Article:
Sleep deprivation negatively affects our physical, psychological and social well being,” said Murray Arons, M.D., pulmonologist and sleep specialist at Summit Medical Center.
“Of course, you shouldn't assume you have a sleep disorder just because you sleep fewer than eight hours or wake up frequently during the night,” Arons
“Some people need only five or six hours of sleep to feel rested and able to function normally.
It’s also normal to gently wake from sleep every 90 minutes or so without really remembering it the next day.”
The good news is that people who do constantly wrestle with getting a good night’s sleep can get relief.
“Thanks to the advent of sleep centers in many hospitals, diagnosing and treating sleep disorders has become much easier," Arons
At a sleep center, the patient provides lifestyle and medical history information before undergoing a physical examination.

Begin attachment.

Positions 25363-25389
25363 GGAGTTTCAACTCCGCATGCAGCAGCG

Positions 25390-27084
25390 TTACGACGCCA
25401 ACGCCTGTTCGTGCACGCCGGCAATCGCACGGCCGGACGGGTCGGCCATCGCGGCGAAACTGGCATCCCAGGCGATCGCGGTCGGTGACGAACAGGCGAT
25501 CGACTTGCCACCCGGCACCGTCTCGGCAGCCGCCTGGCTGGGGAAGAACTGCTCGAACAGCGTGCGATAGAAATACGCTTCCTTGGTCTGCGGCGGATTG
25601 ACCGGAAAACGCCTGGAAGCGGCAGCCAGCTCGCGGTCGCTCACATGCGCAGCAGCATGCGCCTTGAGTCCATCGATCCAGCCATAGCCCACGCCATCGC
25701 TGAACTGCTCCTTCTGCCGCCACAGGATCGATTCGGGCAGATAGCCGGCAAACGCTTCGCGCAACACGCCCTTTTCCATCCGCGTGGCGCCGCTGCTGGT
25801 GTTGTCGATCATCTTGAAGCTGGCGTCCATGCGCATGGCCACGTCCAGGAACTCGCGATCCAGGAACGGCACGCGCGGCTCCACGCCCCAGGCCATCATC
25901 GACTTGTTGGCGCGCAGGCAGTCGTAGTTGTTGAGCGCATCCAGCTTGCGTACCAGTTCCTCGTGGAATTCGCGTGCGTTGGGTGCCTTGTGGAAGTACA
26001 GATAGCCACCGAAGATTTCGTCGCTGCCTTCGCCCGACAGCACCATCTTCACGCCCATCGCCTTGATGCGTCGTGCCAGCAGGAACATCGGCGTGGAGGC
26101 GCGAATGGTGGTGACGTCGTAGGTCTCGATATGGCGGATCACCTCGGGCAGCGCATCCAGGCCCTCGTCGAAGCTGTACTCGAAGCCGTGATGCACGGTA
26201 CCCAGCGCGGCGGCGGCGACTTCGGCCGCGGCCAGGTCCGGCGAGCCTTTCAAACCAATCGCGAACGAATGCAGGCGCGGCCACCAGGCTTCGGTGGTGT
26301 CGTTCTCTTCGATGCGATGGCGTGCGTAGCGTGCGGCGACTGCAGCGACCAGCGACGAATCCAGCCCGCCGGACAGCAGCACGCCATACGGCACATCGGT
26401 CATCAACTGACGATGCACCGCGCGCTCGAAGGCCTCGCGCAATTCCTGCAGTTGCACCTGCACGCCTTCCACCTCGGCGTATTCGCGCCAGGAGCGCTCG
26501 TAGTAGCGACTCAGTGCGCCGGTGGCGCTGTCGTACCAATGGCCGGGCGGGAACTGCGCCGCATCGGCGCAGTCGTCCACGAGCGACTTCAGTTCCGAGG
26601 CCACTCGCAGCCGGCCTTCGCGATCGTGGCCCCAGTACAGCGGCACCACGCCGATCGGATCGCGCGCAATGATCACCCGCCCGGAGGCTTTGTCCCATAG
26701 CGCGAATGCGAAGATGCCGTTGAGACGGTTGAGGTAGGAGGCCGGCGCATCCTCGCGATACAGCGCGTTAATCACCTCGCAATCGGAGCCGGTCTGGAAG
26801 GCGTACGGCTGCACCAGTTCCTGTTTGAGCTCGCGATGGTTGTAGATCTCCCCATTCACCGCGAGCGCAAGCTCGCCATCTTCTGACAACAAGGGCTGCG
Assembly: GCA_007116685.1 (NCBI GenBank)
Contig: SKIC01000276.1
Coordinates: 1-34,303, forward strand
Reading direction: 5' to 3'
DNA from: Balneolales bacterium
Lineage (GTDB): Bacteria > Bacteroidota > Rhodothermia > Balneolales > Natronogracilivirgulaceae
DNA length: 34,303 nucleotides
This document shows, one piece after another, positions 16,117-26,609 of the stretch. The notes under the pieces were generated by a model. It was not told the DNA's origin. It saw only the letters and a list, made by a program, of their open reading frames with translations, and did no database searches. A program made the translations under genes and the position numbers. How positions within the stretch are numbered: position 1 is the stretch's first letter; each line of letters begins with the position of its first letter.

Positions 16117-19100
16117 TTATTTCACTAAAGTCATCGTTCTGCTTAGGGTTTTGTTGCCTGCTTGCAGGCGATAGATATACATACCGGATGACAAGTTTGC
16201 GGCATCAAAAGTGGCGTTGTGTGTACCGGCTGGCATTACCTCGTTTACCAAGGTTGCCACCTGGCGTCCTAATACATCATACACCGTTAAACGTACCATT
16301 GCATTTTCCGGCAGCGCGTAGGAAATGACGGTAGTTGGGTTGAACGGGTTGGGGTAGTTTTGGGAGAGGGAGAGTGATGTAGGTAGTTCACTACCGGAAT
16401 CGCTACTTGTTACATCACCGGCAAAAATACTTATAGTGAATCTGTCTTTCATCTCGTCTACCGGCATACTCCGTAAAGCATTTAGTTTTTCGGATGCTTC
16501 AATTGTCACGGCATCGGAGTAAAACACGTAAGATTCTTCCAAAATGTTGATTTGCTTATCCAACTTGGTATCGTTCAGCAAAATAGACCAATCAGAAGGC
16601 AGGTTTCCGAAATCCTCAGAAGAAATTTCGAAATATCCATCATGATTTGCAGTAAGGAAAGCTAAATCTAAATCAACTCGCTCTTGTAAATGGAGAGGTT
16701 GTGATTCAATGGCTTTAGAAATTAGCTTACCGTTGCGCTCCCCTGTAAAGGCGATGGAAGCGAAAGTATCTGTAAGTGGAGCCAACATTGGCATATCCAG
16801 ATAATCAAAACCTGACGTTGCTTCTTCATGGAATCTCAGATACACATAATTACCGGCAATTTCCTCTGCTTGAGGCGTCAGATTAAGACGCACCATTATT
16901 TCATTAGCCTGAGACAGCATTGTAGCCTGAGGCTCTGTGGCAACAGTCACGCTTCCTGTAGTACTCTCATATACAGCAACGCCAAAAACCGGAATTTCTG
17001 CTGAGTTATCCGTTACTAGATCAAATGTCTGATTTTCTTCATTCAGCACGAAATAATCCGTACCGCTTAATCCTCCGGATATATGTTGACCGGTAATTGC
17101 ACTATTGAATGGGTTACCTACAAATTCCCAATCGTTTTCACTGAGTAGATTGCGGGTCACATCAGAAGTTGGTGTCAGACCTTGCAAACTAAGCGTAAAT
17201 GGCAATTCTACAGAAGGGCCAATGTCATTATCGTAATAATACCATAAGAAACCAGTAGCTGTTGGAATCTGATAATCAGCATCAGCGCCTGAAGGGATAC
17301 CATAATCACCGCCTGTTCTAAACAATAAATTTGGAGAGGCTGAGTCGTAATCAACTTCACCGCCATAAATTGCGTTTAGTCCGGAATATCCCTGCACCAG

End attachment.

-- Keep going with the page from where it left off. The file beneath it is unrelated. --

Depending on the nature of the problem, the doctor may recommend additional testing – the most common of which is the polysomnogram, a painless, comprehensive, all-night testing procedure that monitors and records brain and muscle activity, eye movements, breathing patterns, heart beat and oxygen level.
“Once a diagnosis is made, patients are often surprised at how quickly they begin seeing relief,” Arons
“Treatment can be as simple as making a lifestyle change, such as giving up coffee, forgoing an evening nightcap or developing a bedtime routine.
Sometimes adopting relaxation techniques can help, too.”
says other treatment options may include prescription sleep medications or antidepressants.